If creativity were the only key element of innovation, the job would be rather easy. The key is figuring out how to foster creativity without losing control. Learn how to do this through well-defined sandboxes where people are given enormous freedom to experiment while protecting the rest of the organization to focus on the current strategy.
- Google has long championed an 80/20 rule. Every Googler or Google employee is required to devote 80% of their time to assigned tasks. Equally importantly, the other 20% is spent on their own side project that doesn't need approval from their supervisor. Google Now, Google News and transit information on Google Maps are some of the innovations that started out as 20% projects.
Google's 80/20 rule is one of many ways that organizations can foster creativity without losing control. The foundation of innovation. It's rare to come across a CEO or any manager who doesn't value creativity. Yet, go to any corner of the world and it'd be hard to find many organizations that would deserve better than a D grade in how creative they actually are.
This is true not just of government bureaucracies but also of profit driven companies including those led by founder CEOs. So, why the mismatch between intentions and outcomes? It seems that most managers fear that letting go would result in a loss of control, thereby leading to chaos. But, if properly designed, every organization can foster massive amounts of creativity without risking chaos.
The trick to letting go without losing control is to set up well-defined sandboxes where people can experiment as wildly as they choose. Look at Google's 80/20 rule. In terms of allocation of time, there is a well-defined 20% sandbox. The fact that people are required to devote 80% of their time to assigned tasks ensures that the proverbial trains keeps running on time.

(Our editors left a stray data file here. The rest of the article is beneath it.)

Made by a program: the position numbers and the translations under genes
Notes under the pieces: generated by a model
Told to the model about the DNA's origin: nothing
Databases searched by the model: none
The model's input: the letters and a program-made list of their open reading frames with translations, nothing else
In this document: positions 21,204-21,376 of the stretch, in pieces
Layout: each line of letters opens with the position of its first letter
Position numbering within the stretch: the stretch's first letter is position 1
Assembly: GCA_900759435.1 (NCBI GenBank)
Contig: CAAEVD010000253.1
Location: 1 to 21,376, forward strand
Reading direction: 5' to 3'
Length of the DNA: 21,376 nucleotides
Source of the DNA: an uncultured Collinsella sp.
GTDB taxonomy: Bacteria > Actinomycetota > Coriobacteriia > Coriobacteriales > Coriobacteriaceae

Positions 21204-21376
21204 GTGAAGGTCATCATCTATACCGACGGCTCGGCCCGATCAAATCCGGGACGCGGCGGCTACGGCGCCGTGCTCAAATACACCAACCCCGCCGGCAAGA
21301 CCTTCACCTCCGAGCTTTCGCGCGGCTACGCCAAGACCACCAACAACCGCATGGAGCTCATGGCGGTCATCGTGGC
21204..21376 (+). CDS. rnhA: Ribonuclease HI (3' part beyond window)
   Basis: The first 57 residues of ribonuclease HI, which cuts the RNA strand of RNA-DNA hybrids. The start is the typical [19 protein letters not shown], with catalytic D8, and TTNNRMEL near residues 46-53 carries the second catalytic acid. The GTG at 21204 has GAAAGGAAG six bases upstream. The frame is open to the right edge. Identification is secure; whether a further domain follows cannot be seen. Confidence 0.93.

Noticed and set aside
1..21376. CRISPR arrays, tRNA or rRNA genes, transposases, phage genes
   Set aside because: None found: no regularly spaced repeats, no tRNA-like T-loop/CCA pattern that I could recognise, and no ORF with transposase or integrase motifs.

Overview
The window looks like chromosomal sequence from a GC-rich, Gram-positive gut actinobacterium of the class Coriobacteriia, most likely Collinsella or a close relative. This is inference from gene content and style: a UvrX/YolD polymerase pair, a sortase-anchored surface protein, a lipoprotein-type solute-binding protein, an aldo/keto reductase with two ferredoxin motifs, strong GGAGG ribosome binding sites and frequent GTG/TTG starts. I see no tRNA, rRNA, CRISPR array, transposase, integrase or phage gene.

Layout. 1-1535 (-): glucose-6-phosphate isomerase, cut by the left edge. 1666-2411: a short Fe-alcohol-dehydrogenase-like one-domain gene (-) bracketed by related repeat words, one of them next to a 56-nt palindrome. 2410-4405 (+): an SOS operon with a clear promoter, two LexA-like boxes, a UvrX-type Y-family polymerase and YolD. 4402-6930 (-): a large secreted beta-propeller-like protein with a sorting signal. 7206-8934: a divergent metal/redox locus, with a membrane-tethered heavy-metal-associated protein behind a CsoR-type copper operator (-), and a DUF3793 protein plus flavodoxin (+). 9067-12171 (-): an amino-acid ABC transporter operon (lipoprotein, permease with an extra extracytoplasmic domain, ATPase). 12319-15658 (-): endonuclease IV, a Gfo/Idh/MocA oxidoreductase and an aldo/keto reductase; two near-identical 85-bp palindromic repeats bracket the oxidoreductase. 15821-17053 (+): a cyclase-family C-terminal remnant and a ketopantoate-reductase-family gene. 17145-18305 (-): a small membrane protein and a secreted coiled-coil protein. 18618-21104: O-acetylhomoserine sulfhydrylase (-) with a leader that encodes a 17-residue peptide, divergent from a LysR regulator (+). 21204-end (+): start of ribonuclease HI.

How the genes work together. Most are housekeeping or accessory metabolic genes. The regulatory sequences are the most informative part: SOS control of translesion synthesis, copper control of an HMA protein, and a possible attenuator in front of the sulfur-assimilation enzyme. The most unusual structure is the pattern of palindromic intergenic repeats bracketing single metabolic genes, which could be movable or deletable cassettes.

The sandbox doesn't have to be a certain percent of people's time. It could be a subunit of your company. Say you're running a hotel chain with 500 properties. What if the general manager of every property took one wing off a floor, accounting for a few rooms, and used it as the sandbox to test out their own fresh ideas? In one go, you just suddenly have 500 innovation labs within just a single company.
Some of the ideas may well be dumb, but a few may emerge that are truly game changers all without risking loss of control or chaos. Besides well-defined sandboxes, leaders can also use other ways to spur creativity without losing control. They can lay down stretch goals that challenge and inspire their employees. If the market is growing at 3%, asking people to think about how to help the company grow at 4% can only result in incrementalism or answers such as, "let's try harder." But, asking people to think about how to grow at 20% will foster out-of-the-box thinking.
Another approach is to go deeper in understanding customers. Don't just ask customers what they want or need. Observe how they live and operate. What makes them happy or unhappy, what are the pinpoints? A deeper understanding of customers can uncover their underlying needs before they realize it. Another way is to look at other industries that tend to be early movers.
For example, anti-lock breaking systems were developed first for airplanes. From there, the technology migrated to commercial vehicles. It was only later that this innovation came to passenger cars. So, auto companies that were monitoring innovations in airplane breaking systems would have had an early mover advantage. Last, engage routinely and actively with young startups including those housed in incubators or accelerators.
Since they have no existing baggage to defend, they're far more likely to be fresh thinkers as compared with incumbent organizations. You may learn something or lot from them. You may want to partner with, invest in, or even acquire some of them. Google's YouTube and Android businesses started out as acquisitions. The same is true for Facebook's WhatsApp, Instagram and Oculus businesses.
There's no shame in learning from others, only in having your head buried in sand.
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- Fundamentals of innovation
- Fostering creativity without losing control
- Design thinking
- Lean startup
- Redefining customer value
- Digital transformation
- Social innovation
- Frugal innovation